The answer to this question varies depending on the Vedanta school.
This school believes both in moksha while still living (Jivanmukti) or after death (krama-mukti). Essentially the liberated person attains the state of Brahman and does not go to any place.
Yudhisthira on Emancipation
There are two well-known paths (for us), viz, the path of the Pitris
and the path of the gods. They that perform sacrifices go by the
Pitri-path, while they that are for salvation, go by the god-path. By
penances, by Brahmacharya, by study (of the Vedas), the great Rishis,
casting off their bodies, proceed to regions that are above the power
of death. Worldly enjoyments have been styled as bonds. They have also
been called action. Liberated from these two sins (viz, bonds and
action) one attains to the highest end. ….As a person on the hill-top
looketh down upon men on the plain below, so he that has got up on the
top of the mansion of knowledge, seeth people grieving for things that
do not call for grief. He, however, that is of foolish understanding,
does not see this. He who, casting his eyes on visible things, really
seeth them, is said to have eyes and understanding. The faculty called
understanding is so called because of the knowledge and comprehension
it gives of unknown and incomprehensible things. He who is acquainted
with the words of persons that are learned, that are of cleansed
souls, and that have attained to a state of Brahma, succeeds in
obtaining great honours. When one seeth creatures of infinite
diversity to be all one and the same to be but diversified emanations
from the same essence, one is then said to have attained Brahma. Those
who reach this high state of culture attain to that supreme and
blissful end, and not they who are without knowledge, or they who are
of little and narrow souls, or they who are bereft of understanding,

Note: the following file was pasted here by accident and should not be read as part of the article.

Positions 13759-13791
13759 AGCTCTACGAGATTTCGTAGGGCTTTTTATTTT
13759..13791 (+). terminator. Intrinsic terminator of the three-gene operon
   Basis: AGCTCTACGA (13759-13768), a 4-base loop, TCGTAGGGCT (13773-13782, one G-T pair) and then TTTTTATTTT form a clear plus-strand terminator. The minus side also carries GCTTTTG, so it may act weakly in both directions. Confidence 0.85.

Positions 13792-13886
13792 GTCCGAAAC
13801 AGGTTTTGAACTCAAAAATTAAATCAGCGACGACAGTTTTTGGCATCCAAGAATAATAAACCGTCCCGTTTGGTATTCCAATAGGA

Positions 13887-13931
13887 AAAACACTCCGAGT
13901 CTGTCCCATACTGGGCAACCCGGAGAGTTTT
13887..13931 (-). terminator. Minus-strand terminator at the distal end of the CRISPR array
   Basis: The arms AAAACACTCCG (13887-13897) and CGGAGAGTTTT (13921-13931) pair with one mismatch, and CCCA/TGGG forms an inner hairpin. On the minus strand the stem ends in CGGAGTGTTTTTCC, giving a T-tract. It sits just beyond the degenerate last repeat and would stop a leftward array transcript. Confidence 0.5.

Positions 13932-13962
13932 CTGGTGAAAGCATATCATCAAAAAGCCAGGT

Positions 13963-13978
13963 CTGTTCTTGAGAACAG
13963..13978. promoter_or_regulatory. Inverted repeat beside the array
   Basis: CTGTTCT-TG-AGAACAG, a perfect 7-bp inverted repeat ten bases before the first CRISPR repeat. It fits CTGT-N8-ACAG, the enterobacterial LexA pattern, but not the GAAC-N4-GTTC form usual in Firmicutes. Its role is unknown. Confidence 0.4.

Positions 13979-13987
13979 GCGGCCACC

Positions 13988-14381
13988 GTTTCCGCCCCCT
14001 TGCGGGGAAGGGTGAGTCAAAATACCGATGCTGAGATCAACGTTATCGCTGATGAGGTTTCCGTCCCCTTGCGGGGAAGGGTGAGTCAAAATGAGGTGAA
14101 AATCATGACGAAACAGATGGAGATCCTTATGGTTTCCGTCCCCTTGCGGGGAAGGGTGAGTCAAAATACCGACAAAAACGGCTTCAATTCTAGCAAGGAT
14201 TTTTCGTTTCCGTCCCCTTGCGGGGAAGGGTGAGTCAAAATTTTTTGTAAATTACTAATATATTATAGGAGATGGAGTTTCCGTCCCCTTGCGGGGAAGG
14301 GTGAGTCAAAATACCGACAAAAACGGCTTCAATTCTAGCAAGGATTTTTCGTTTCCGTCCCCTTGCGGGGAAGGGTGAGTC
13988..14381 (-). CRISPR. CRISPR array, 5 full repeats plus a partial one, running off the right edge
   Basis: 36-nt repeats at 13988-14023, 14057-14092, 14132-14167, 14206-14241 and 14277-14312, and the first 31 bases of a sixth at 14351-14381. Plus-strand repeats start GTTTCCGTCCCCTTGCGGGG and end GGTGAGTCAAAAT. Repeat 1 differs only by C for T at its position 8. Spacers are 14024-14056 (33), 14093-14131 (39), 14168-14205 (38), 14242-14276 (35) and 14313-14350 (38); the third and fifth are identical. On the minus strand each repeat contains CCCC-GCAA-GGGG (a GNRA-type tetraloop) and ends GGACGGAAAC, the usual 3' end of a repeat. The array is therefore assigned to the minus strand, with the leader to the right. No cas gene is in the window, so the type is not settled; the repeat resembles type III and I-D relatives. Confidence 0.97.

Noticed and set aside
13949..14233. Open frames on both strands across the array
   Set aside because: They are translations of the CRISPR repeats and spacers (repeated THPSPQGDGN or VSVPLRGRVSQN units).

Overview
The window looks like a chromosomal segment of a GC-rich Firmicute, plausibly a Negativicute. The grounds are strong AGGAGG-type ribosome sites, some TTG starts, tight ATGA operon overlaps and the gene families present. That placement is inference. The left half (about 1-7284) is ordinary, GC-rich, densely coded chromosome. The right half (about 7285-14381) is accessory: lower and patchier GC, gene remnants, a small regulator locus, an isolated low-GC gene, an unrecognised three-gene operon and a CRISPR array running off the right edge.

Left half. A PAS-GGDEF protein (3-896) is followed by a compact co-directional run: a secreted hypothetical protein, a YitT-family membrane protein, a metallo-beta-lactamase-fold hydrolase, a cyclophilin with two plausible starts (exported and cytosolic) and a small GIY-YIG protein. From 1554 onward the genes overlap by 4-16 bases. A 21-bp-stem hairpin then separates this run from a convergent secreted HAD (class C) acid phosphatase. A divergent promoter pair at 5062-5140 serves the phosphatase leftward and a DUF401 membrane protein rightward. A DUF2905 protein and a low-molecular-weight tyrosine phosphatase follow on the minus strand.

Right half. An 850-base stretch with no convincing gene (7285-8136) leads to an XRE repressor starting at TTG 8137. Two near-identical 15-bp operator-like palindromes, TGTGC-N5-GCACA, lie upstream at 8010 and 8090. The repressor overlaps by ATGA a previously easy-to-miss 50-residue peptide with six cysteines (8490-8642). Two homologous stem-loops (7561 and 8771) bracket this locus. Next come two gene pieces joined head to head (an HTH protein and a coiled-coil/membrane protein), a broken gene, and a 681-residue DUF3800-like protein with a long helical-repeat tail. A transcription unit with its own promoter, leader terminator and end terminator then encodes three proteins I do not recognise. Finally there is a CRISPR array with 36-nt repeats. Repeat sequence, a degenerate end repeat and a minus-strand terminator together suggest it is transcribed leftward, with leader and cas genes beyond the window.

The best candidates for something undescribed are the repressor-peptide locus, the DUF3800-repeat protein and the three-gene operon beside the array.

or they who are without penances. Indeed, everything rests on the
Mahabharata Santi Parva Section XVII
Other Vedanta school say that the liberated is able to reside with the deity worshipped by him.
According to this school moksha is only possible after death. In ascending order, this school believes in four levels of moksha: (1) salokya, (2) samipya, (3) sarupya and (4) sayujya. ….. In salokya mukti, the departed soul goes to Ishta-loka (the abode of Vishnu) and stays there blissfully enjoying His presence. In samipya-mukti the departed soul enjoys the bliss of extreme proximity to Vishnu. In sarupya-mukti the departed soul acquires the form of Vishnu and enjoys intense bliss. In sayujya-mukti the departed soul becomes blissfully absorbed in Vishnu.
The school of Qualified Non-dualism or Vishishtadvaita-vada, is a school of theism. Its main exponent was Ramanuja. According to this school, a person can have moksha only after the person’s death. Moksha means living blissfully in Vaikuntha (the abode of Vishnu) in spiritual bodies. They acquire many divine powers such as omniscience, but unlike God they cannot create, sustain, or dissolve the world. In spite of their exalted state they remain subservient to God.
What is the progress in coming from the Supreme abode and then going to that place again after a few births?
The Jiva does not come from the Supreme abode. The Jiva is an emanation of Brahman for the Advaita Vedanta school. Other schools do not say that the Jiva is an emanation of Brahman.